A dominant narrative in mainstream and social media suggests our nation and state has lost its sense of community, that partisan and ideological rancor hopelessly divides us, from Congress to our holiday dinner tables, and that we have little interest in helping each other. A notion that a spirit of meanness pervades our rural regions is particularly prevalent, and indeed there are enough examples of bigotry and xenophobia and disregard for the poor to concern us all. But every day in lots of ways, good people are working quietly across these divisions in my own rural community, and I have every reason to believe, in others too.
A little background: I’m situated in the beautiful lakes and woods of north-central Minnesota’s Aitkin County (pop. 15,583 in 2016) where we struggle with a per capita income of about $23,000, ranking us 70th out of 87 counties and $7,000 less than the statewide average of $30,000. Our poverty rate is perennially above the state average, and we have social problems that are not unlike those in the Twin Cities, including addictions and family violence.
Despite our disadvantages and lack of resources, we have a surprising number of local programs that help folks out. These programs are run by volunteers who do so without a lot of fanfare. Local businesses also quietly provide goods and services for free or at reduced prices. I am sure these are pretty typical of efforts in other rural communities.
Here are some of our most inspiring examples, right here in my town of Palisade (pop. 161, and where exactly 40 people voted for Donald Trump and exactly 40 for other candidates.)
• Late every summer, we get together to hold a Back to School Bash. The purpose is to make sure that every school age student has an opportunity to show up at school with needed supplies. The day starts with competitive events for each age group (gunny sack races, three legged races, egg toss, etc.) Every participant gets notebooks, writing utensils, folders, and binders. Then everyone gets something to eat and participates in drawings for backpacks. Teachers tell us that showing up with needed supplies is important to a student’s self-esteem and acceptance by other students.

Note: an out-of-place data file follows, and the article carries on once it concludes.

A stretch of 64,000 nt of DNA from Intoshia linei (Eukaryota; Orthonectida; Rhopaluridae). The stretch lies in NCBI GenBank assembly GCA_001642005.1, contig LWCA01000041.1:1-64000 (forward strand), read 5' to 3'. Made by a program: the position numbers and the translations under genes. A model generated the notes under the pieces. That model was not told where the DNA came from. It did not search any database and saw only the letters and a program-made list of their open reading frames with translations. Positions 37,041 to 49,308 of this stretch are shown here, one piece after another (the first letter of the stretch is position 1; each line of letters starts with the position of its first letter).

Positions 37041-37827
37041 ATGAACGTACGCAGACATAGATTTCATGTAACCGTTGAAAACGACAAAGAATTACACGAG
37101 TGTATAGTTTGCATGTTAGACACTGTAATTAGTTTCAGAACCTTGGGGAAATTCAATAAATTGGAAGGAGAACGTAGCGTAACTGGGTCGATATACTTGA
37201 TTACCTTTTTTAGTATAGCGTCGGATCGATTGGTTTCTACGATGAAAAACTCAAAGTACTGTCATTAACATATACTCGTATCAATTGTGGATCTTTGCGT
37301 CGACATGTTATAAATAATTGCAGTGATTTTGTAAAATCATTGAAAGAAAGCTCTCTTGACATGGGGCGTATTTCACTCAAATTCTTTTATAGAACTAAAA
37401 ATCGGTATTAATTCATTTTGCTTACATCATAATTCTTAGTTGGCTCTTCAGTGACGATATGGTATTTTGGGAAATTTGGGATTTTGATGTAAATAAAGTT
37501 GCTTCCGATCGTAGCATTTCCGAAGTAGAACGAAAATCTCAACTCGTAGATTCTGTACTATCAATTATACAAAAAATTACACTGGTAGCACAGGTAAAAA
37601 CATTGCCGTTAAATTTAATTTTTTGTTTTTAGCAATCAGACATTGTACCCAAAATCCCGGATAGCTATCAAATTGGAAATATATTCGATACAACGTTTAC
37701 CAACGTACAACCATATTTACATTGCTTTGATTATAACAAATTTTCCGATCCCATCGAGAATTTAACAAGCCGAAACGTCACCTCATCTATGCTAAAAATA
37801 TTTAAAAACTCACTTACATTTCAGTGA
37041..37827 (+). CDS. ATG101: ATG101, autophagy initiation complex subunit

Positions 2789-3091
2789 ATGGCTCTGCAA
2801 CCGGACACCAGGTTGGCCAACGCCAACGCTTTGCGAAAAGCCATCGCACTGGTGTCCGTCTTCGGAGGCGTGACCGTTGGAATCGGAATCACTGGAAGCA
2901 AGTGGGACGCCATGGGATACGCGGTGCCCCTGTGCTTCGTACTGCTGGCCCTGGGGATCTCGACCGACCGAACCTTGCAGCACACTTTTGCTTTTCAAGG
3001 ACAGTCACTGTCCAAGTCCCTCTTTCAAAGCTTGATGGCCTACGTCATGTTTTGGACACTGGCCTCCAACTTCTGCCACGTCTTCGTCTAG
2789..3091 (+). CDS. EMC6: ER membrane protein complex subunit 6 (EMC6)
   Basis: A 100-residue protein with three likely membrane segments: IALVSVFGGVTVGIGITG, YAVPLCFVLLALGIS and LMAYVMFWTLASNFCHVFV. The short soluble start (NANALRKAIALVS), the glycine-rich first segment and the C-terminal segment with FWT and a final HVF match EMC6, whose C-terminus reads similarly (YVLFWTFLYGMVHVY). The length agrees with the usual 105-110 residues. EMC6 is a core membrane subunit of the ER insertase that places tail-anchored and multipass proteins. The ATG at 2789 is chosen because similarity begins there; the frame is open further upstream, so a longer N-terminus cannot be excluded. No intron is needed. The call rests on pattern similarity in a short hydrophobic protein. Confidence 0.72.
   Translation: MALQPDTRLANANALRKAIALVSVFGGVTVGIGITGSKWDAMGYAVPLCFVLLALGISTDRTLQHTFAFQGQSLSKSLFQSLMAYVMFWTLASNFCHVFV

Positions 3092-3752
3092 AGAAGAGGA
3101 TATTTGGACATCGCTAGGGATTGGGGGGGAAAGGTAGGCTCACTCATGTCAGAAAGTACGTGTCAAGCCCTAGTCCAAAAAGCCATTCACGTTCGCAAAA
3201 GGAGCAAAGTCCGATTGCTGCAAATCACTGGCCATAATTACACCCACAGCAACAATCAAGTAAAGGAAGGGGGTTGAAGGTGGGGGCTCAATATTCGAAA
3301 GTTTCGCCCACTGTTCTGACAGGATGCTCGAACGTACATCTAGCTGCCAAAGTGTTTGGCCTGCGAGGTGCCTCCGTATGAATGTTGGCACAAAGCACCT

• Too many of our children do not have access to nutritious food when school is not in session. This summer, we started a free summer lunch program two days a week. Next year, we plan to upgrade the food, have more activities for the kids, and hopefully expand to three or more days a week. Donations from businesses, individuals, and the food shelf were so generous that there is enough money left over to run the program for at least a month in 2018. We had more volunteers than needed, so staffing an expansion should be no problem.
• Preparation for a new program called The Little Pantries is underway. These are food boxes which are being erected on municipal property. They will contain food that people can pick up as needed, anytime. Cash and business donations will cover the cost of standard staples. The hope is that local people will also buy a little extra at the store and drop it off in the boxes. Many people who need help are reluctant to admit it, often for the reason I cited at the outset. Also, the closest food shelf is about 20 miles away. These food boxes will give people the opportunity to get some needed supplies locally and anonymously.
• Recently a local family lost two members. Local folks held an afternoon of bingo to raise money for a scholarship to a local student in memory of those who passed. All of the proceeds went to the scholarship fund. Winners’ prizes were donated. Fifty three community members (recall we have only 300) participated and donated a minimum of $15 each.
All these efforts are aimed at helping the disadvantaged in the community but the first three are aimed making help available to everyone. The free summer lunch program and little pantries are new this year and may have even been inspired by concerns about rising needs in the current political climate and insufficient response to poverty in our region.
It’s very important to note that I am certainly not suggesting that local volunteer programs can begin to replace the universal public programs that provide basic needs and a safety net for all.
My only point is to remind folks that a sense of community and compassion is very much alive and well. Our good work in Palisade is undoubtedly replicated in many other communities, and all these stories need more telling. We need to repair our divisions, and these collaborative efforts present small scale opportunities to start bridging those differences.
Tom Legg is retired from the faculty at the University of MN in the Twin Cities and is a Policy Fellow for Growth & Justice, a research and advocacy group focused on policies that create a broader prosperity for Minnesota.